He makes mention of the briefings by a scholar in History from “Shardi”, about the assistance rendered, by a Gaud King to the “Sharda Temple Complex”. The village Shardi is situated at a distance of 130 Kilometres from Srinagar and 140 km. from Muzaffarabad. This place, presently, has the following postal address in Pak occupied Kashmir. (POK).
Village Shardi, Tehsil Athmuqam, District Neelum.
Since olden times, the village Shardi was renowned for the following two things: temple of Goddess Sharda, and Sharda Peetham (Centre for Advanced Studies)
Prior to the partition, a fair was held at village Shardi in the month of Bhadrapada and on the eighth day of the Shukla Paksha, and devotees from all over India, flocked the place in thousands, for receiving the blessings of the Mother Sharda deity. There is a place called “Tikkar” at a distance of one and a half kilometres from Kupwara, in Kashmir. From here, there is a short cut for going to Shardi which measures 40 k.m. Many Pilgrims trod this path only.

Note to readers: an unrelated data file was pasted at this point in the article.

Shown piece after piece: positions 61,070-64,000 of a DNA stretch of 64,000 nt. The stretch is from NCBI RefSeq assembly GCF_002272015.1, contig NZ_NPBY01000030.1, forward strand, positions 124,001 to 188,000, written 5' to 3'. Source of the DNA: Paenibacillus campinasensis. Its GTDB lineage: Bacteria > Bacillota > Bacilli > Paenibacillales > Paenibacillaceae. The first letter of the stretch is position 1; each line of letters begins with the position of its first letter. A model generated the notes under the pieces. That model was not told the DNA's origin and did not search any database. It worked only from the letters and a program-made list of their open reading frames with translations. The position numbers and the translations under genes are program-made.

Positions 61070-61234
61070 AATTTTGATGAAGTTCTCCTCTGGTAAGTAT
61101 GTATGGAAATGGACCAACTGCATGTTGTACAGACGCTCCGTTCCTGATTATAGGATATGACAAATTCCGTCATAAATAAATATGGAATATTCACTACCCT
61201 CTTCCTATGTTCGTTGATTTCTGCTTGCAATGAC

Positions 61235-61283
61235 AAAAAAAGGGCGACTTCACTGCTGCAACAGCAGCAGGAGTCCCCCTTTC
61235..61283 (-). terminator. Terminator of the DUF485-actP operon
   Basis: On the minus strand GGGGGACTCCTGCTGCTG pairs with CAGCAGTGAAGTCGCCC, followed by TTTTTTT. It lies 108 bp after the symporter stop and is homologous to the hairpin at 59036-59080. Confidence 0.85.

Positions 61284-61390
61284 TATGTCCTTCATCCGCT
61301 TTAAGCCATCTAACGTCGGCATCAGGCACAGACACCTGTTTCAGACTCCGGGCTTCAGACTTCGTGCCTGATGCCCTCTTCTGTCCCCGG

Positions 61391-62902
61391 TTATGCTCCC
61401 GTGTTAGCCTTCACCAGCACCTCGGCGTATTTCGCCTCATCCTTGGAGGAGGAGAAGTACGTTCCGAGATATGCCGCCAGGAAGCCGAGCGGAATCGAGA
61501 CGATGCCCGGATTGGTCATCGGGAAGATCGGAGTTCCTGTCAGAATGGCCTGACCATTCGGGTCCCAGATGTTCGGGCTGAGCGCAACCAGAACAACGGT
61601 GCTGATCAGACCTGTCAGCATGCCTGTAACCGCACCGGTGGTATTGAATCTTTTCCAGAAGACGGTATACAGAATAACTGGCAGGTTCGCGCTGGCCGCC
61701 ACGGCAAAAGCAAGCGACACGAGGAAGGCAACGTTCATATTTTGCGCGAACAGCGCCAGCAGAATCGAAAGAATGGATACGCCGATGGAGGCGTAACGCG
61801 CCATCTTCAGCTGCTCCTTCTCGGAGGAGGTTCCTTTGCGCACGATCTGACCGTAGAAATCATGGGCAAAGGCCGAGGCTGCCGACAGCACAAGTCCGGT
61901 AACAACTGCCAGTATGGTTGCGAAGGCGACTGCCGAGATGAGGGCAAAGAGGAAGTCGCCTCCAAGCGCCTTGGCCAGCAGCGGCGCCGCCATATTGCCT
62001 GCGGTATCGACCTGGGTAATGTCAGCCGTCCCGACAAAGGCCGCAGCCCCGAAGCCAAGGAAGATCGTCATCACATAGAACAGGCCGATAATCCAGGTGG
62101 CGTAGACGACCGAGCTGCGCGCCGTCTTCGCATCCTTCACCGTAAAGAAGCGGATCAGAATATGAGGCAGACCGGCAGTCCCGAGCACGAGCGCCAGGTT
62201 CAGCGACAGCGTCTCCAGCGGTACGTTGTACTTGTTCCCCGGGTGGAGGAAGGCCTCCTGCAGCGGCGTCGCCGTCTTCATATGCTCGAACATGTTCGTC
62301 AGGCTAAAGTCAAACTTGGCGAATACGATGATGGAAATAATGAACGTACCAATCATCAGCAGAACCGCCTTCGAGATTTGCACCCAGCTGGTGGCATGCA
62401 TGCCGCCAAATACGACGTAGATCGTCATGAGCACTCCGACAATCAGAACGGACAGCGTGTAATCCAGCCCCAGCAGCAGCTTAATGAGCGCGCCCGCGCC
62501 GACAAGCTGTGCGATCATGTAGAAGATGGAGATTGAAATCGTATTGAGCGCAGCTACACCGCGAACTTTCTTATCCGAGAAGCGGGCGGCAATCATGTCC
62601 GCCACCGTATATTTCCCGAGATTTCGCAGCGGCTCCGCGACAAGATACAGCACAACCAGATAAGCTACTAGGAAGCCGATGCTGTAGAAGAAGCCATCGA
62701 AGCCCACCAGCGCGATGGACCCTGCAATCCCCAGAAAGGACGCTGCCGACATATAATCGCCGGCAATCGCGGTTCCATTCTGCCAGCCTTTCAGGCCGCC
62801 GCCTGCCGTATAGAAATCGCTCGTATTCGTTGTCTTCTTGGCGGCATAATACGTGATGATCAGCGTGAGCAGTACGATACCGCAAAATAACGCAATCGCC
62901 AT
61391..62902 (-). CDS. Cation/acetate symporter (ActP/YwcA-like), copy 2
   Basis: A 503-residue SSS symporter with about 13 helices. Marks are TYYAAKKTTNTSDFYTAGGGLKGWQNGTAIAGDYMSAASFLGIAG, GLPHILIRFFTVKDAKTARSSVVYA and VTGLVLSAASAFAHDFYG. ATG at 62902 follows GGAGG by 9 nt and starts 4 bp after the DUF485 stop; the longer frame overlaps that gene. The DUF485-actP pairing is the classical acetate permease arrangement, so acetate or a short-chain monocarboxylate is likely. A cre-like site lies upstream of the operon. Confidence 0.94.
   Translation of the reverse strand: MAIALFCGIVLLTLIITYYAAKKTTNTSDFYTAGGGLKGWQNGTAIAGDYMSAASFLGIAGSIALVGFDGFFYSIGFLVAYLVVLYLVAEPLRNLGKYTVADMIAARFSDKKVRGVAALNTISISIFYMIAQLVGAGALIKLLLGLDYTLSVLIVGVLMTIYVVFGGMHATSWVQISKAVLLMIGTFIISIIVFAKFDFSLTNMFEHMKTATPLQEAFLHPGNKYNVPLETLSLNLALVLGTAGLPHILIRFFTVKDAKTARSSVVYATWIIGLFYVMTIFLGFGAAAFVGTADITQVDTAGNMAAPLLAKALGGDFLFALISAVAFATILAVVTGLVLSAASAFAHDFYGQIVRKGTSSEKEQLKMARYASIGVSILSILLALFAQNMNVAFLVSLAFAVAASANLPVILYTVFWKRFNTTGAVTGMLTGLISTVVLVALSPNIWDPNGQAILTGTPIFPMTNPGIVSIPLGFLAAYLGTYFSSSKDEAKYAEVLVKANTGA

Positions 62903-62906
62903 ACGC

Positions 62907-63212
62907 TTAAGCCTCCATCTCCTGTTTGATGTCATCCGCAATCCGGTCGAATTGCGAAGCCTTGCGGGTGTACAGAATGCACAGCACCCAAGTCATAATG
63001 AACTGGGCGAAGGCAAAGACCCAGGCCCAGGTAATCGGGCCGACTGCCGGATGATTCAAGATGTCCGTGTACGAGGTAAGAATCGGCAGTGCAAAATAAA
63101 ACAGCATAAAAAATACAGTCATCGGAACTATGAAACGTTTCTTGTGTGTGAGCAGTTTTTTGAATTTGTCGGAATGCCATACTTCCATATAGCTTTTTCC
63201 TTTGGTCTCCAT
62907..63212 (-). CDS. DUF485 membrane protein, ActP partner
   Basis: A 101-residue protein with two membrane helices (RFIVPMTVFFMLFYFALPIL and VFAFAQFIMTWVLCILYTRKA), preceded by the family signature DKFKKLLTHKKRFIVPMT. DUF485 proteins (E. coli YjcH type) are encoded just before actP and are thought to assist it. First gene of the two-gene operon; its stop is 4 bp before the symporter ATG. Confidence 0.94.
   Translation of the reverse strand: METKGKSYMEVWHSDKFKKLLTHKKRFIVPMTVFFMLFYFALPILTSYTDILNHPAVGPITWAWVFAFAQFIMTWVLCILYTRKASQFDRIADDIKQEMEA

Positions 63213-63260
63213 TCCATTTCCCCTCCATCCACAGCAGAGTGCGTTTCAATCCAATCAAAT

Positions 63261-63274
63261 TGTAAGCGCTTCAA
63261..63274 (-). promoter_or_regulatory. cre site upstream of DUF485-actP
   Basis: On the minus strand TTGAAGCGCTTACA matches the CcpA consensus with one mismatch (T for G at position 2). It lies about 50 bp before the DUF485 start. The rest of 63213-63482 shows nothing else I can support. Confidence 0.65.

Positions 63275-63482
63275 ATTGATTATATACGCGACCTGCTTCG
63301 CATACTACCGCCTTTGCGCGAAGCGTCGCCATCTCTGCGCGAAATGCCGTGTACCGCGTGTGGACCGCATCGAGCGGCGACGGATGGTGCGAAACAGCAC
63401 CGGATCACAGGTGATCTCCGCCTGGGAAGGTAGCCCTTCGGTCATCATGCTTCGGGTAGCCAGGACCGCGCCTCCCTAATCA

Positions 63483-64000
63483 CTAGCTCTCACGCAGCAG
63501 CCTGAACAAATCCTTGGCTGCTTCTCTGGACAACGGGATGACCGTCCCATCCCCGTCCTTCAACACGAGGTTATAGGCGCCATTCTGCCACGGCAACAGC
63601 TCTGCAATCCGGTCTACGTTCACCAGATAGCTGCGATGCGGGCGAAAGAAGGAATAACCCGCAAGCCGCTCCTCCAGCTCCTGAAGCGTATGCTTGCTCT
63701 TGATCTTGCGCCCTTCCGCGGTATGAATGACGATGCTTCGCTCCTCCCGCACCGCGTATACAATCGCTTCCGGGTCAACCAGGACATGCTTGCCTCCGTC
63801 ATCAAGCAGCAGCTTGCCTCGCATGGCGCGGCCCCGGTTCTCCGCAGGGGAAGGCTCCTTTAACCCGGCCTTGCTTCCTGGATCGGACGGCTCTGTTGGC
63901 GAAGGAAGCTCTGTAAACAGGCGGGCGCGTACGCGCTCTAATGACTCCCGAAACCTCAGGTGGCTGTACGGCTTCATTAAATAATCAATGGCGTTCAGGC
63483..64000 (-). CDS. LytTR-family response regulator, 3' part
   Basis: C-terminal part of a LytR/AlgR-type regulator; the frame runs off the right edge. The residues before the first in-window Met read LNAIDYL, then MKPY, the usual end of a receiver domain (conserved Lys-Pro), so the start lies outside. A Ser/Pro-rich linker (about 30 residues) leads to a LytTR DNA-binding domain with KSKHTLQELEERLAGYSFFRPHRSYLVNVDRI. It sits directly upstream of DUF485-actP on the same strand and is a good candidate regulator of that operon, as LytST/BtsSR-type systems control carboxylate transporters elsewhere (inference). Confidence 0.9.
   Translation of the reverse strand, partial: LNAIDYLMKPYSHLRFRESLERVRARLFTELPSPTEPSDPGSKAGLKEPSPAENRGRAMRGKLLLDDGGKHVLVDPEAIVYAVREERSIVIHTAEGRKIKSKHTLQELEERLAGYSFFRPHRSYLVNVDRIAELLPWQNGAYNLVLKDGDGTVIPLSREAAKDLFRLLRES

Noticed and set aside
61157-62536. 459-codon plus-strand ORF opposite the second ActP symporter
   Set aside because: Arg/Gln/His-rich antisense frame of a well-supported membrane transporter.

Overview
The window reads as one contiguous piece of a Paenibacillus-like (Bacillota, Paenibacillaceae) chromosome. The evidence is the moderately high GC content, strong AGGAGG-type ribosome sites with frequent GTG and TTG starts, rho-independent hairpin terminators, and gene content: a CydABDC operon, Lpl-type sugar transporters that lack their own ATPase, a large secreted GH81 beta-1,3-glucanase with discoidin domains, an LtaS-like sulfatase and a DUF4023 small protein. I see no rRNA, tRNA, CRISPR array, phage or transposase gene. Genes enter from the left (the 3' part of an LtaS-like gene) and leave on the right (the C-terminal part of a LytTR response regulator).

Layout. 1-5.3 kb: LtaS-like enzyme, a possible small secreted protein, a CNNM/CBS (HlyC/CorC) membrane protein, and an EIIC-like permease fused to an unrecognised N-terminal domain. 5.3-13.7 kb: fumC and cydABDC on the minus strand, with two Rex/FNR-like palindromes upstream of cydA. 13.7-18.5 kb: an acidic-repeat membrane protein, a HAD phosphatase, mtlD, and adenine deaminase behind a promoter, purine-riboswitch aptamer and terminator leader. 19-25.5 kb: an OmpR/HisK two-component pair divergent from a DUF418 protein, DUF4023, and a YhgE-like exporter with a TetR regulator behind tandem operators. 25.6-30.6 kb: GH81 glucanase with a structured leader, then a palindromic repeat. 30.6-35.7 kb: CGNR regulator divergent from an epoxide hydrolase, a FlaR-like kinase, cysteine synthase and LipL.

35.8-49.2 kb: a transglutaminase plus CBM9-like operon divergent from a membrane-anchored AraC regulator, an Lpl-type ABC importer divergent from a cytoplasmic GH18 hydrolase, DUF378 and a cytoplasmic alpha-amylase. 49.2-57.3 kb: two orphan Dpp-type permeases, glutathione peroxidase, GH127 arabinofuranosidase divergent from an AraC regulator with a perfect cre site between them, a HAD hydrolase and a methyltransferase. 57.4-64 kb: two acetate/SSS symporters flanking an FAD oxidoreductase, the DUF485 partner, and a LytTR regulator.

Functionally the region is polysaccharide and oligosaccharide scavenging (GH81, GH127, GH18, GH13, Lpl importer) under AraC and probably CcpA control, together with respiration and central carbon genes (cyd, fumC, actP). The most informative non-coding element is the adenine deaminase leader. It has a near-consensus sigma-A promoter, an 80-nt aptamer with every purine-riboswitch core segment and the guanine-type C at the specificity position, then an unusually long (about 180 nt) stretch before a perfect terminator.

Prior to the partition of India, many Kashmiri Pandit families were settled in “Shardi”. Those professing as priests and traders had their shops and establishments in the near vicinity of the Sharda Teerath. Besides, many saints, ascetics and their associates/disciples and their servants also lived there.
Shri. Pradeep Kaul, from Srinagar, informed that every scribe offered his writings to Goddess Sharda, for obtaining her blessings. The following alleged legend in this regard runs as follows. The Kashmiri Scribes, kept their Bhurjapatra manuscript covered in a platter overnight, in front of Goddess Sharda, for obtaining her blessings. If the pages of writings remained undisturbed, it was taken for granted that the works had the blessings of the Goddess. If, however, the pages of the works were found sifted, the works were considered as disapproved by the Goddess.